Industry Expertise · July 20, 2020

Don't Let Dental School Debt Stop You From Opening Your Own Practice

If you're a dental student or recent grad trying to figure out your career, chances are dental school debt looms over your decision. The average dental school debt is nearly $300,000, well above the average from all types of graduate programs.

When you owe this much money, it can feel like you have no choice but to play it safe and join a dental group rather than launching your own practice. But you might have more financial options than you think. If you manage your debt effectively, you may still be able to open your dream practice.


Dealing with dental school debt

When it comes to handling loans as a new dental school grad, the goal is usually to hang on. Within a few years of entering the field, your earning power will likely increase, and you can start repaying your debt more aggressively.

However, there's no need to wait until that moment arrives to start managing your student debts smartly. Here are some strategies you can implement and options to explore that may put you in a stronger financial position.

Protect your credit score

Be sure to cover at least your minimum student loan payment each month. That way, you won't hurt your credit score. A strong score keeps your financial options open, allowing you to do things like take out dental practice loans in the future. It doesn't matter if you aren't paying off much of the balance at this point—at least make your minimum payments in full and on time.

Stretch out the payment timeline

To reduce how much you owe per month, you might choose a student loan repayment plan with a longer timeline. For example, if you're currently on a 10-year term, see if you can refinance to 15 or 20 years. This would lower your payment and may buy you time until you start earning more. However, bear in mind that you'll pay more over time because of interest.

Set up auto payments

Some lenders offer an interest rate discount if you set up automatic payments from your bank account. If you're already making the scheduled payments, this is another way to free up some funds each month.

Remember income-driven repayment

Dental school loans from the federal government often offer income-driven repayment options. These cap your monthly payments to between 10% and 20% of your discretionary income, depending on the specific program you enter. However, keep in mind that in some situations, your payment may be low enough that you actually aren't making a dent in the principal or even fully paying off the interest. 

Consider consolidating or refinancing

Another way to potentially save money is to see whether you can consolidate or refinance to a lower loan interest rate, especially if rates have been falling. If you refinance federal loans with a private lender, you'll be giving up certain benefits, like income-based repayment.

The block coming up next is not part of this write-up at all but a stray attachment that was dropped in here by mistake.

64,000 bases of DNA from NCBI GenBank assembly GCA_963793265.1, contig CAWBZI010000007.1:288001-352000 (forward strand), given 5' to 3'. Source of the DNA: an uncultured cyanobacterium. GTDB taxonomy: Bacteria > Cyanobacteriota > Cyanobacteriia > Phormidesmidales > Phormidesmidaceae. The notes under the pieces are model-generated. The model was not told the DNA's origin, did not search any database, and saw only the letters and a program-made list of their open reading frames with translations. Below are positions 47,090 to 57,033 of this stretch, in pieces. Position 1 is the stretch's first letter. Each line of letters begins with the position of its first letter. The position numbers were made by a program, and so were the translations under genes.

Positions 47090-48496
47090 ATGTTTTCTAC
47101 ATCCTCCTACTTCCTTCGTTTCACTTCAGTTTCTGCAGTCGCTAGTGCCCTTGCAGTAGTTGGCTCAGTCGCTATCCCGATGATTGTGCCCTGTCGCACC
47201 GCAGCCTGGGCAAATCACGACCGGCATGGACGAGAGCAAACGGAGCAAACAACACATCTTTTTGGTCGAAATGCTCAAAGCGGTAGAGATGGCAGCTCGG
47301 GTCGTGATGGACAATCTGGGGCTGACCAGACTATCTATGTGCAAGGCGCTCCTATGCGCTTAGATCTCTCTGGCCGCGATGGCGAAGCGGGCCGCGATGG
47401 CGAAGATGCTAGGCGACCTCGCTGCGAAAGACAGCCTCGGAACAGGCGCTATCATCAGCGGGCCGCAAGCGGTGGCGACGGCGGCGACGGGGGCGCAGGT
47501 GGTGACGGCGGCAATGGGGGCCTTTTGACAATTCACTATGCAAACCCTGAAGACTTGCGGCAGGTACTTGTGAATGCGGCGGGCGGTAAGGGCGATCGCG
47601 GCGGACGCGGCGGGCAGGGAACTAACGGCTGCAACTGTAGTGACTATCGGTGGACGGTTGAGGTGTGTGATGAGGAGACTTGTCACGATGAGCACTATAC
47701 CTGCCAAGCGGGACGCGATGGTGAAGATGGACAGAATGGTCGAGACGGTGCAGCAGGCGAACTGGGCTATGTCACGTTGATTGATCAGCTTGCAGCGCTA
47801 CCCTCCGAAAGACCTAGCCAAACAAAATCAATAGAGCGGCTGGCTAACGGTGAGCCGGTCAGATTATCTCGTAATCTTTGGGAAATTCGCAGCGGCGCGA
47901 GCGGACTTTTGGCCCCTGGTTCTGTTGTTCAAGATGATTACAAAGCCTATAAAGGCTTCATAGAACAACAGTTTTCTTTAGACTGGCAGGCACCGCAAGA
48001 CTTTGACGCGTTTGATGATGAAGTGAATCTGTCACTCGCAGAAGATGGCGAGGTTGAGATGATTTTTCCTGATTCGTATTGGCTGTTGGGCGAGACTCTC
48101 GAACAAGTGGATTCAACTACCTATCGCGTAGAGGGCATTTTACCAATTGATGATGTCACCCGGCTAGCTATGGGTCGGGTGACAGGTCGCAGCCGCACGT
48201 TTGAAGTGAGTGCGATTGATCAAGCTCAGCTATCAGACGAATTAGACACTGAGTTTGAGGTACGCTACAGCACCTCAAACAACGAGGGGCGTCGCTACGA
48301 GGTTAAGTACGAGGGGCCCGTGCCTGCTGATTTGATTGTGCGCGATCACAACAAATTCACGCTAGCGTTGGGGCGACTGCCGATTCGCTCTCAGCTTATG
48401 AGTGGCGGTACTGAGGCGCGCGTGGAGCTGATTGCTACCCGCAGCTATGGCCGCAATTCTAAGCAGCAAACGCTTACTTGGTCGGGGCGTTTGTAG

Launching your practice

Dental office startup costs vary widely depending on the practice's size, location and services offered. As you set your budget, consider these major categories.

  • Building costs: You'll need to buy or lease an office space, as well as make any necessary renovations and repairs, so it's ready for your practice.
  • Equipment: This includes your dental chairs, diagnostic equipment, medical supplies, computers, office furniture and other items.
  • Marketing: In the beginning, you'll need to spend more on marketing to promote your new practice and build your patient list.
  • Operating expenses: It takes time to build up your patient revenue, so you need a reserve to handle the cost of staff salaries, utilities, insurance and emergency expenses. Consider putting aside at least $75,000 as a reserve from your business loan.

When you're already carrying a sizable amount of dental school debt, it can seem unwise to borrow even more. But so long as you've protected your credit score and are keeping up with your dental school debt payments, you'll be in a good position to seek financing to help you launch your practice.

Investing in your career

While working at a dental group can mean steadier income now, launching your own practice could end up being the better long-term move. Not only will you earn a higher future salary, but you're also building a practice that you could sell when you retire. When you work for someone else's dental group, your work builds their net worth instead of yours.

Launching your own practice does come with risks. You'll have to borrow more money and take on the stress of running a business. As you weigh the tradeoffs, remember that you have options, even with higher-than-average dental school debt. A loan specialist or financial advisor can help you better understand what it would take to launch your practice and start building your dream career.

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This information is provided for educational purposes only and should not be relied on or interpreted as accounting, financial planning, investment, legal or tax advice. First Citizens Bank (or its affiliates) neither endorses nor guarantees this information, and encourages you to consult a professional for advice applicable to your specific situation.